Peninsula Reflections

Posted: Monday, December 18, 2006


  Kenai Telephone Co., building is shown in this 1958 photo. Betty Idleman

Kenai Telephone Co., building is shown in this 1958 photo.

Betty Idleman

Morris Porter, coming into the Kenai River from commercial fishing, needed a ride into town. There were no taxies around and no way to notify anyone.

In 1952 he and Chuck Brady went to Anchorage and bought three new tomato red Buicks to start a cab company. Immediately they discovered there was no way to notify the newly formed Red Cab Company.

Again Morris went to Anchorage and bought two to three dozen Army field phones, surplus model EE8, to use for the startup of his new business.

Morris passed out the phones to businesses and set up the new Kenai Telephone Co.

Chuck took over the cab company. Frank Rowley, owner of Kenai Electric, told him he could hang phone wires on his electric poles for free. Thus began Kenai’s first telephone system, located at the Civic Center in the old Territorial School.

In 1953 they bought a building from John Munfor and moved there until the business was sold in 1959 or 60 to TransAlaska Phone Co.

Morris’ wife, Bertha, managed the newly formed telephone company while Morris commercial drift fished. Their sons, along with the Mamaloff and Munfor boys, put a stick in the reels of wire then walked them to the poles and through the woods to place the wire while Morris climbed up to anchored it. In the winter they walked under the wires with long poles to knock off ice to prevent them from coming down.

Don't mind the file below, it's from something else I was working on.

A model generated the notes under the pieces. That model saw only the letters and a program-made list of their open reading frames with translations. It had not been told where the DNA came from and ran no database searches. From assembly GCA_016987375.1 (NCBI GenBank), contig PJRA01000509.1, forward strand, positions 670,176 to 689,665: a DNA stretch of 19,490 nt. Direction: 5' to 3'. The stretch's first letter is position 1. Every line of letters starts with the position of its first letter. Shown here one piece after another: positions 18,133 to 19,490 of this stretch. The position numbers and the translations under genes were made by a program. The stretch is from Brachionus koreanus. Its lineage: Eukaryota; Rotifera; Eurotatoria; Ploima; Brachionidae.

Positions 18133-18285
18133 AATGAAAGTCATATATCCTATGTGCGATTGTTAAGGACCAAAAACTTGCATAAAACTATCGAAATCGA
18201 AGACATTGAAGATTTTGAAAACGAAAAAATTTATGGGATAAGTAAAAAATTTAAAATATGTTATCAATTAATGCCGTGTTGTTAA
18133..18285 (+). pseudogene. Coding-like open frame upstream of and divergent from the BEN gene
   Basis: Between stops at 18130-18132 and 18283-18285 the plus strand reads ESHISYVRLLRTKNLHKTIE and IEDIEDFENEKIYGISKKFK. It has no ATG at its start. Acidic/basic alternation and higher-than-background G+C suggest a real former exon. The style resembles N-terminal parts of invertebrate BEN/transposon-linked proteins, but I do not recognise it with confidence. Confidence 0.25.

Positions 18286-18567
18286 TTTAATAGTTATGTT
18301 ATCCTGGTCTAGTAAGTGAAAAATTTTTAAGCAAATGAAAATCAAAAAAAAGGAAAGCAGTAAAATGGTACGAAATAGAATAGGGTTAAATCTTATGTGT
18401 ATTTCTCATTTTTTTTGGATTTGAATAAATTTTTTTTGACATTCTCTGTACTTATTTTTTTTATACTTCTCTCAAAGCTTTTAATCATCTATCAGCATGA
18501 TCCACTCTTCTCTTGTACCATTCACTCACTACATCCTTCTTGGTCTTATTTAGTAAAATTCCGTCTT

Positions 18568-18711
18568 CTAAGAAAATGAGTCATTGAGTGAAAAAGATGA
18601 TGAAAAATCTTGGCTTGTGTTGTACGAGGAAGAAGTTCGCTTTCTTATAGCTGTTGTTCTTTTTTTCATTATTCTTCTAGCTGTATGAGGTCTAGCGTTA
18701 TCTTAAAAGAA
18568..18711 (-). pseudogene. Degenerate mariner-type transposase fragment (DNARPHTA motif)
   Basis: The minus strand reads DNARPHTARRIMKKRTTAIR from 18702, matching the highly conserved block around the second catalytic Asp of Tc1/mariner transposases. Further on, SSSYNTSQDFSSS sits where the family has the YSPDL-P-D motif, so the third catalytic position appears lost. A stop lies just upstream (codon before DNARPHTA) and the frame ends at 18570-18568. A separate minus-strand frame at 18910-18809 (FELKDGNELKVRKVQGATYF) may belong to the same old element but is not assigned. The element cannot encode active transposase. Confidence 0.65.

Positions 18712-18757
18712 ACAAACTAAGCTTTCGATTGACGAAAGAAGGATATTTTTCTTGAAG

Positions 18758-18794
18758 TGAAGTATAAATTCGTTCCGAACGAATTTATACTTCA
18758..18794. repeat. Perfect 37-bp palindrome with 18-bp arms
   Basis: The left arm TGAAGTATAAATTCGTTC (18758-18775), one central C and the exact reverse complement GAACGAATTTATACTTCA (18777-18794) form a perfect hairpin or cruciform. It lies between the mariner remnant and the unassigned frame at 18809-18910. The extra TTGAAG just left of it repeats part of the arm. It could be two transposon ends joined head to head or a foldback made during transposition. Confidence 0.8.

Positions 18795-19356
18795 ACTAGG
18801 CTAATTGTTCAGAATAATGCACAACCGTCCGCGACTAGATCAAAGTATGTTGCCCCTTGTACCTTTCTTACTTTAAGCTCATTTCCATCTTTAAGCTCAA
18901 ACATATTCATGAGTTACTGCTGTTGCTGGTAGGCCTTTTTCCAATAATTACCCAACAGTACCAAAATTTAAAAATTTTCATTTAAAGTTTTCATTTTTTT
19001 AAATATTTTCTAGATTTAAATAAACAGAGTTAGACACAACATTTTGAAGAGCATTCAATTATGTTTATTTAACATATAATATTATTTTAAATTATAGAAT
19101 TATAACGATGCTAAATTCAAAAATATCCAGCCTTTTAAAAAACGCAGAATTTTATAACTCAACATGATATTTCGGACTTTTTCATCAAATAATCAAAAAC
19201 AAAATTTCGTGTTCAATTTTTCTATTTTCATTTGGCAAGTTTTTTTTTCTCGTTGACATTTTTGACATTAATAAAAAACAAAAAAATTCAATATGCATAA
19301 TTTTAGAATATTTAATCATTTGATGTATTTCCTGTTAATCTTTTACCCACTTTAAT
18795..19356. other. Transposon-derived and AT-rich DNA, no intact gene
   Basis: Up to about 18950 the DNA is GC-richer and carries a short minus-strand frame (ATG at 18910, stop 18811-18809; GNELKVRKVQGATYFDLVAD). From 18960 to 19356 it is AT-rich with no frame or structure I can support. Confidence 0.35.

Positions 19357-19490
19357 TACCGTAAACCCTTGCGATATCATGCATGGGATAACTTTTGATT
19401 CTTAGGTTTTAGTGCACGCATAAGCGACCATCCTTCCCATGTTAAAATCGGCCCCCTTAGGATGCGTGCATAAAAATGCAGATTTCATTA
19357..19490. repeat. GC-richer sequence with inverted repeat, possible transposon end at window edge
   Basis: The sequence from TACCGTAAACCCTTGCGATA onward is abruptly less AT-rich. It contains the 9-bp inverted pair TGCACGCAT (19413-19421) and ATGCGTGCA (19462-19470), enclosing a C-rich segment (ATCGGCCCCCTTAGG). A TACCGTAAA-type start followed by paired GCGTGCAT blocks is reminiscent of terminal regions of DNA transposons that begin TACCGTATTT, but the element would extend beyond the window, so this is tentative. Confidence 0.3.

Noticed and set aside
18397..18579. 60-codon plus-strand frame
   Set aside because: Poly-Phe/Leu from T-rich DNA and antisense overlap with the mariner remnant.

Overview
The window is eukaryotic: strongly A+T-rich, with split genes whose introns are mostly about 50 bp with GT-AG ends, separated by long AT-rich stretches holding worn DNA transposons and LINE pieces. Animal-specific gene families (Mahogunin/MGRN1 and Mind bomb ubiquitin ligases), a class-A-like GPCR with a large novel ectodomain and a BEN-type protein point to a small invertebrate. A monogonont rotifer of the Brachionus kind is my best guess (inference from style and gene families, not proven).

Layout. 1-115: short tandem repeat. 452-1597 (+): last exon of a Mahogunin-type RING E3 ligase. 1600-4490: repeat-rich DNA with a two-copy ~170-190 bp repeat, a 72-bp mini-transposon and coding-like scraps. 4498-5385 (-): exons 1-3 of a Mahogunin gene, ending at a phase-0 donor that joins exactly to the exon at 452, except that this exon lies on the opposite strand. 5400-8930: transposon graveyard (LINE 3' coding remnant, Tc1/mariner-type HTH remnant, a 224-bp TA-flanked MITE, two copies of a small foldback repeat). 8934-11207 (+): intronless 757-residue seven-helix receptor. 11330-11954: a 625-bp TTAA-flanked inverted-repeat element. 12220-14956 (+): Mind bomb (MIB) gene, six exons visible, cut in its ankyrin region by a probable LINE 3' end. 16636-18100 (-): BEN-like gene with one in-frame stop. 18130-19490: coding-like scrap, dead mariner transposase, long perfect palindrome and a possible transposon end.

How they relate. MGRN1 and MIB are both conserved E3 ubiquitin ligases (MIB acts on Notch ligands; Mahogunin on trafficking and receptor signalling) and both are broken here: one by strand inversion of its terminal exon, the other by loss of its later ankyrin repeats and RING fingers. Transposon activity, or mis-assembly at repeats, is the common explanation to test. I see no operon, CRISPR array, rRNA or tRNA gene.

The first genuine phones were new “black cranks.” By now there were too many customers on the lines, necessitating a switchboard while dividing the town in half. A switchboard was found at the Homer Telephone Co., owned by Homer High, and installed, making it necessary to use when calling from one side of the town to the other.

Nick Mamaloff quickly understood the equipment, thereby doing most of the servicing. Land was bought from Dolly Farnsworth at the Soldotna “Y” for $300 for an automated switchboard.

About this time Bertha was trying to get people to switch from people’s names to phone numbers, instead of “gimmie that juke box man” (Vic Tyler).

The phone wire strung through the trees to Wildwood had been ripped out when the Air Force Base was being built. Morris went to the colonel, who hadn’t known what the line was but offered to replace it with two lines.

In 1953 Kenai Telephone now had lines to the “outside” world. Their daughter, Ami remembers making her first trans-Atlantic call for Mrs. Archer, who was calling her parents in England. She listened as operators connected across the U.S. to New York, where it became trans-Atlantic.

I worked as relief for Jean McMasters at the Kenai office the summer of 1958.

The fire alarm always gave me problems. The toggle was red and stuck up higher than all the others and I’d set it off accidentally. Early one morning Mrs. Archer even thanked me for setting it off because she forgot to set her alarm clock.

This column was provided by Betty Idleman with the Kenai Historical Society, 776-8590, Kenai Historical Soc.

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